Progressive bloggers give up on Edwards

I hate to write about something while I am still so mad about it, but I just can’t sit still with this any longer.


I just learned that the other progressive activist blogger (Melissa McEwan of Shakespeare’s Sister) that was hired by Edwards’ campaign for being a progressive activist blogger has also resigned for being a progressive activist blogger. As I wrote on the I am Amanda Marcotte Facebook group:

I am so damn mad about this. Since when do conservative zealots determine standards for Democratic campaigns?

Edwards should never have validated Donahue’s complaints. This whole thing should have just been an amusing footnote in campaign blogging history a year from now. Instead it has set a horrible precedent which will keep honest bloggers from supporting viable candidates for many years to come.

Seriously, who the hell cares what right-wing christians think of Democratic political staffers? Do Republicans care that their staffer are racist, sexist, homophobes? Do we make a federal case out of it? Aaargh!

8 thoughts on “Progressive bloggers give up on Edwards

  1. Also, I don’t blame the bloggers for quitting. They probably found that Edwards was not the authentic, blog-friendly, progressive candidate we were all led to believe. I can’t imagine I would want to work for someone who would denounce me for stating my own opinions on my own blog.

  2. This is all so depressing. And you’re spot on here: since when would, say, the McCain campaign give a damn if we called a right-wing staffer on homophobia? Doesn’t bode so well for Edwards, but then again I’m not under any illusions about mainstream Democratic politics.

  3. The big problem with the two bloggers leaving is which candidate will the majority of the Netroots work for now. Their first goal is the Dem presidential nomination. If Edwards drops the ball Obama will pick it up. Many bloggers could jump ship. If they haven’t already.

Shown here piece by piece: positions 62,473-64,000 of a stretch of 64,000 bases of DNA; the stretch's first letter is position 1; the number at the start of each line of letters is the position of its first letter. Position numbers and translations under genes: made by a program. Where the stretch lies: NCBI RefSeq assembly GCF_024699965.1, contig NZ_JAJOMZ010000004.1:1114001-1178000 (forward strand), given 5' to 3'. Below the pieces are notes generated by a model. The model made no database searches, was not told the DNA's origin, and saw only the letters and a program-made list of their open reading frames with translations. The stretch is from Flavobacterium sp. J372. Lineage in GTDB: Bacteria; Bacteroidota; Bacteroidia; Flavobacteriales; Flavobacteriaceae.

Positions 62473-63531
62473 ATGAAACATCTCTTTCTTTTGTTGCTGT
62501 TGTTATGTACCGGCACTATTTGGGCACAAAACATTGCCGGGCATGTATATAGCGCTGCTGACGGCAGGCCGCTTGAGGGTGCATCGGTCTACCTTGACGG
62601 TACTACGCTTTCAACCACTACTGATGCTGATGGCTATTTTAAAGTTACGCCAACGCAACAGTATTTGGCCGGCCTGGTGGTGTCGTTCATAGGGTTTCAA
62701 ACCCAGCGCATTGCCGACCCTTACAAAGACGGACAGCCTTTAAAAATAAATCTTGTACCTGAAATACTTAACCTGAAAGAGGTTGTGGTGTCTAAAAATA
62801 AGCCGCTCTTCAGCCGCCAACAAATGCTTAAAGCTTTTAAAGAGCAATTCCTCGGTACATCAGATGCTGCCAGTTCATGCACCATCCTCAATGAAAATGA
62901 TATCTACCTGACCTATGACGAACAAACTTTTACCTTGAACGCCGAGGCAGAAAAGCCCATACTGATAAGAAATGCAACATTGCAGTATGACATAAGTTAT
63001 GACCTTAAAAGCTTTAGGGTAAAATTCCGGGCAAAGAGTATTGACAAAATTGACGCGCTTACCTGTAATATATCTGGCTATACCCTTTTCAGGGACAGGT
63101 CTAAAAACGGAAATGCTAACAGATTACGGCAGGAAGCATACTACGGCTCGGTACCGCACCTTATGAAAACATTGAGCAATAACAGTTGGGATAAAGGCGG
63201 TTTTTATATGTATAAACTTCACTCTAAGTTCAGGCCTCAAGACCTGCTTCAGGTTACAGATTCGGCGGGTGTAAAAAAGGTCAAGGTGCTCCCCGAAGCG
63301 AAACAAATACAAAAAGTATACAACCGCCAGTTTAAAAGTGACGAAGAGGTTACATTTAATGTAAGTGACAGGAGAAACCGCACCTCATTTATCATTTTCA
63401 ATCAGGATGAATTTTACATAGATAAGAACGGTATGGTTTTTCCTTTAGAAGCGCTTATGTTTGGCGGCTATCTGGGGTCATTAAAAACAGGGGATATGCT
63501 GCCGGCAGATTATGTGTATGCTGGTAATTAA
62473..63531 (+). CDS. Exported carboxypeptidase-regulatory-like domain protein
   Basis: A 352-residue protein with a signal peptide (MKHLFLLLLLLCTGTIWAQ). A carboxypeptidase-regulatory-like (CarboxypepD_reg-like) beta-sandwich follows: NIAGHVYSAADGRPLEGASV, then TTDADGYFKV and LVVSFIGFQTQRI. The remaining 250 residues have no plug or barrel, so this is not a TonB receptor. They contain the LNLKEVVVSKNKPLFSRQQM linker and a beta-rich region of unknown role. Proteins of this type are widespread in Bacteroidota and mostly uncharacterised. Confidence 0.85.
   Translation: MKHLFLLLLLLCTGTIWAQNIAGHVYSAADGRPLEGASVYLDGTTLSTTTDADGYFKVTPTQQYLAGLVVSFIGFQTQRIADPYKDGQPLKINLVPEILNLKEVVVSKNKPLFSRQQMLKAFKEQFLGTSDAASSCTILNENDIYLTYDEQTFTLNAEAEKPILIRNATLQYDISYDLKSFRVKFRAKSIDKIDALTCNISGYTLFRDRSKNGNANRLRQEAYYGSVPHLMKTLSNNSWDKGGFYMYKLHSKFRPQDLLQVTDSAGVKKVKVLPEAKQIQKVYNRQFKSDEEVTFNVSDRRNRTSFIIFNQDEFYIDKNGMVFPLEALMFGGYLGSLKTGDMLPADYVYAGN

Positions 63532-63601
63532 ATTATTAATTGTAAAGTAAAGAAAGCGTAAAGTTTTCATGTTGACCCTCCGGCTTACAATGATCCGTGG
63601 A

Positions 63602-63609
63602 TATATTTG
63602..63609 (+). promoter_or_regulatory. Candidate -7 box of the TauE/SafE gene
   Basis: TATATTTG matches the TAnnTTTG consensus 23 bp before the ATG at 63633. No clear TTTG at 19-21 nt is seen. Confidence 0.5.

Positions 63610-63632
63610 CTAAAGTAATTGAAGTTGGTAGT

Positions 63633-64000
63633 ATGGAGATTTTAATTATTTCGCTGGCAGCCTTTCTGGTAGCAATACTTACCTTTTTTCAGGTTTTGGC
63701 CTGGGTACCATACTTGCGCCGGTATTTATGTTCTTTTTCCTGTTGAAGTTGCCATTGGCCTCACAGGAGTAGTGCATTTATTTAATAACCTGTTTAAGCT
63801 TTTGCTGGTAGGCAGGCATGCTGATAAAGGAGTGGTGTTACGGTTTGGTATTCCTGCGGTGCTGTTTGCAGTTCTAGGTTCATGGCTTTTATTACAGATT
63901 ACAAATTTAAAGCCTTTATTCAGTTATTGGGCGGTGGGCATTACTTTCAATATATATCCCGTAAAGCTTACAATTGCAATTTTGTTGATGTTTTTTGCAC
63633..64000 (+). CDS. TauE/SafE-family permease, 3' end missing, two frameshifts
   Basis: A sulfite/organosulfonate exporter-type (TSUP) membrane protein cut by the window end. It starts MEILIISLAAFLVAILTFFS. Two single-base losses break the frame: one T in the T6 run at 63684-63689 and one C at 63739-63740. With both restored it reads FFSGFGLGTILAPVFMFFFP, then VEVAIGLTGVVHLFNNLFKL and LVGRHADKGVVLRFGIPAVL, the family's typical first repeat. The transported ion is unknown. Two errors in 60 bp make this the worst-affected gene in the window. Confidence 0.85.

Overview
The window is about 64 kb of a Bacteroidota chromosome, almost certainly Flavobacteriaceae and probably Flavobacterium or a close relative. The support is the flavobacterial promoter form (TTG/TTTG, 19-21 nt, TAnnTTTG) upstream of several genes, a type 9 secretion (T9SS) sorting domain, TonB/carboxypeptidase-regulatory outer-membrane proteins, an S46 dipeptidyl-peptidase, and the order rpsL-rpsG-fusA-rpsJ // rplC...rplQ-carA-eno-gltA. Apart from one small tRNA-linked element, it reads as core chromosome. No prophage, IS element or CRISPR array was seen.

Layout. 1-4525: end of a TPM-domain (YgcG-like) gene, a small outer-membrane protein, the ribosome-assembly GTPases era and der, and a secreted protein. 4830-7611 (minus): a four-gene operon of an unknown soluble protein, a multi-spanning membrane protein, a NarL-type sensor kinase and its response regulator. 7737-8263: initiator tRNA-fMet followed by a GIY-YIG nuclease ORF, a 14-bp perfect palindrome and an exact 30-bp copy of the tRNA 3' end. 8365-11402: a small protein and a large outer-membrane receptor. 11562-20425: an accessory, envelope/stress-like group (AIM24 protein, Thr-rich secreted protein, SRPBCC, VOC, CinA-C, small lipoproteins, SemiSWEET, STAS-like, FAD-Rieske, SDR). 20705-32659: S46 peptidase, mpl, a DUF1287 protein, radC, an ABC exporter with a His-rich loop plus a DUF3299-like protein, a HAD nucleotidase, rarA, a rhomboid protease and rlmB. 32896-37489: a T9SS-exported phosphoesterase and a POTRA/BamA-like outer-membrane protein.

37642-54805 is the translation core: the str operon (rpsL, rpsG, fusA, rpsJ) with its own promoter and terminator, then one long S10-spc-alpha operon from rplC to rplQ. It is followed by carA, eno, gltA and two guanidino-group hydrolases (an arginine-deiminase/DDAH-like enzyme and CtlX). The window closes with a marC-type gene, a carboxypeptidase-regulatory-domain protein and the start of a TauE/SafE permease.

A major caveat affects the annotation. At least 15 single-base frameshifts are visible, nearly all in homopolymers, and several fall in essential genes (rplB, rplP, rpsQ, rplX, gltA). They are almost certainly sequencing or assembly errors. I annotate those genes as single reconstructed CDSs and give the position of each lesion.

Edwards should says something to more people along the lines of Anglico’s suggestions on BlueNC. Staying quite is a mistake. One blog post on the Edwards blog won’t fix this.

  4. Ruby

    This progressive blogger hasn’t given up on the most progressive candidate with a chance to win. Why would you?

    The people who validated Donbahue were . . . SURPRISE . . . progressive bloggers, who wet themselves all week last week demanding that John Edwards attack back and elevate a man who speaks for exactly no one to the level of a candidate for President.

    John Edwards stood by them. He did not fire them. Any past campaign would have. If you don’t think so, ask Lani Guinier how fair it is when your daisy sticks up above the candidate’s daisy.

    Amanda had a job for the duration unless she decided it was more important to fight her own personal battle than to elect John Edwards. If she chose th latter, his blog was not the place to do it. And she realized that and moved on.

    The messages these women have received from these troglodytes are horrible. But I’d be willing to bet they are about the same as those received by every democratic candidate and their spouse on a daily basis.

    This is not Edwards’s fault, except perhaps for sloppy staff work on the front end. For that, I am certain heads will roll.

    But these women both still support him. And they both say they resigned and were not forced out. So I fail to see a reson to “give up” on a fine candidate.

  5. Why are bloggers exempt from criticism that would be levied if they had published a book? A blog is just as open and public. The only difference is the tool used to do the publishing.

    I’m not supporting the right-wing attacks, but it seems to me that we often think our blogs are personal messages to a private audience. They aren’t. If someone writes publicly about political issues, they have to expect political repercussions, even if they’re from scumbags.

  6. BTW, prove your commitment to your purported beliefs by actually not censoring this commentary. I’ll be watching.